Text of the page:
Pernickety Sun 23-Sep-12 12:51:27

It would also get a long walk before I left for work (DH is willing and able to do that)

BehindLockNumberNine Sun 23-Sep-12 15:36:51

I think rescues would consider your family seriously and most would be willing to home to you as you are thinking of solutions and willing to pay for a dogwalker etc.
We rescued a whippety lurcher from a greyhound charity, I am working two half days (out of the house from 8.20 - 12.10) and three full days (out of the house from 8.20 - 15.15) school term time only. On the full days I come home, walk whippety boy for approx 15 minutes, eat my lunch with him, and then go back to work. I am home with him for around an hour. This works well.
My best friend is adopting a jack russel from Battersea at the moment, she too works two full days and one half day. They are happy with her arranging a dog walker for the full days.

toboldlygo Sun 23-Sep-12 16:14:48

Many of the big-name rescues are now (finally!) being more flexible in this regard - I know that the RSPCA will now take into account dog walkers/sitters if a working person puts in an application. Lurchery/whippety/greyhoundy things and some staffies, probably older dogs, would be very happy with the situation as you describe it. They will avoid placing you a dog with separation anxiety and with high-maintenance exercise needs. Plenty remaining who just want a sofa. smile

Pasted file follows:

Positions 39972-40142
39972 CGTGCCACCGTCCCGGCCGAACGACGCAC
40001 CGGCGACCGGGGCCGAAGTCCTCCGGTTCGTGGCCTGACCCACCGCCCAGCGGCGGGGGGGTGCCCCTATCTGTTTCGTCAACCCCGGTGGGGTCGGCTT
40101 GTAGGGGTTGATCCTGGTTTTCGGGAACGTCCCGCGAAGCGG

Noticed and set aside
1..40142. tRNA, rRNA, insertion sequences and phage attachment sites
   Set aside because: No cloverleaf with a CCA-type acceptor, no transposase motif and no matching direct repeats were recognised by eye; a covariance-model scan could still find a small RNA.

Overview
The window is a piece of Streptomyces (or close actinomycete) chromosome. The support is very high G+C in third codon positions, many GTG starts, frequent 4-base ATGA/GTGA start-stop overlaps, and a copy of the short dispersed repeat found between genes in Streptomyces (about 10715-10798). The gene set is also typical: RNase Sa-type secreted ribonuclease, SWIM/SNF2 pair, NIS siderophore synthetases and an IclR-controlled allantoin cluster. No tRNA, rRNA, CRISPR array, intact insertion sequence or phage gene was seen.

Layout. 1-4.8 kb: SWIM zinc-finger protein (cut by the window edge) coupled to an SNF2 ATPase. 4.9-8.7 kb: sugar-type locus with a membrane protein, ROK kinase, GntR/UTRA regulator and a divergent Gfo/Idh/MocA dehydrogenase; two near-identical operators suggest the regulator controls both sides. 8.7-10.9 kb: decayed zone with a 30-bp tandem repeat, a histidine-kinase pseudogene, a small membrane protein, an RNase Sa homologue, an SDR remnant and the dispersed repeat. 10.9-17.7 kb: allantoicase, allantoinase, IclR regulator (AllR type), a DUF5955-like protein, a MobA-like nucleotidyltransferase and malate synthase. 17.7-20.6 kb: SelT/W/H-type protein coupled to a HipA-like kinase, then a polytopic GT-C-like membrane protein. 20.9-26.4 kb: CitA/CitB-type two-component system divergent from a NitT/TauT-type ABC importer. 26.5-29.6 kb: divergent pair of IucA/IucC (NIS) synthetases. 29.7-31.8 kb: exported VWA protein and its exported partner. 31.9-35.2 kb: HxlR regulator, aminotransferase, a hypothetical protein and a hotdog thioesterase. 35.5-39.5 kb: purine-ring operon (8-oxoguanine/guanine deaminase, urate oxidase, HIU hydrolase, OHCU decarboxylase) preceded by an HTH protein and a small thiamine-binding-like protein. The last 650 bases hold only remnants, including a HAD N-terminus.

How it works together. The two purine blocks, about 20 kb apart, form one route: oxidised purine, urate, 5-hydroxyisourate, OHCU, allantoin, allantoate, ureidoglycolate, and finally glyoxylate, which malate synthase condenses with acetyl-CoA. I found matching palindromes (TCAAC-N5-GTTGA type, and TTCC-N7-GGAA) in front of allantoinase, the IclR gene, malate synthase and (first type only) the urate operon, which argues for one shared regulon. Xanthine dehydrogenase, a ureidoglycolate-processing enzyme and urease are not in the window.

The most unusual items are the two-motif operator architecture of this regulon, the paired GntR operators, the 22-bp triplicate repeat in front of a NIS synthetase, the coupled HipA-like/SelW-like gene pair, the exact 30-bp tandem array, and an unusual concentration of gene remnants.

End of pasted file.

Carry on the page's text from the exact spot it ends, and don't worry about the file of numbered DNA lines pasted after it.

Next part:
MadAboutHotChoc Sun 23-Sep-12 16:54:51

Yes, it should be possible. Depending on where you are based, I would recommend contacting lurcher/greyhound rescues (e.g Greyhound Gap, Lurcher Link, GRWE etc). The good ones use foster homes so the dogs tend to be well assessed.

Pernickety Sun 23-Sep-12 20:35:08

DH and I both work within two miles of where we live, so could come home initially to check on the dog, as well as having a walker.

Dh is also a teacher (independent) so for 17 weeks of the year, the dog would have company every day of the week.

What breeds are ones to definitely rule out for being left at home?

LadyTurmoil Sun 23-Sep-12 23:41:29

From my fairly limited knowledge, wouldn't have a collie type, I think they need a lot of exercise and stimulation, would probably rule out terrier types as well (?). From all I've heard about whippets, greyhounds etc they would be fine. My brother has a Bichon Frise who is very adaptable, needs two walks a day but don't have to be long ones, goes with him in van sometimes. When I've looked after her, she's happy to trot around at home if she's had a fairly good walk beforehand. I think rescues would be crazy not to consider you! There are also lots of rescues abroad. for example. Also Sirius Dog Sanctuary in Cyprus. They seem to charge about £300 for transport/paperwork to UK. Good luck.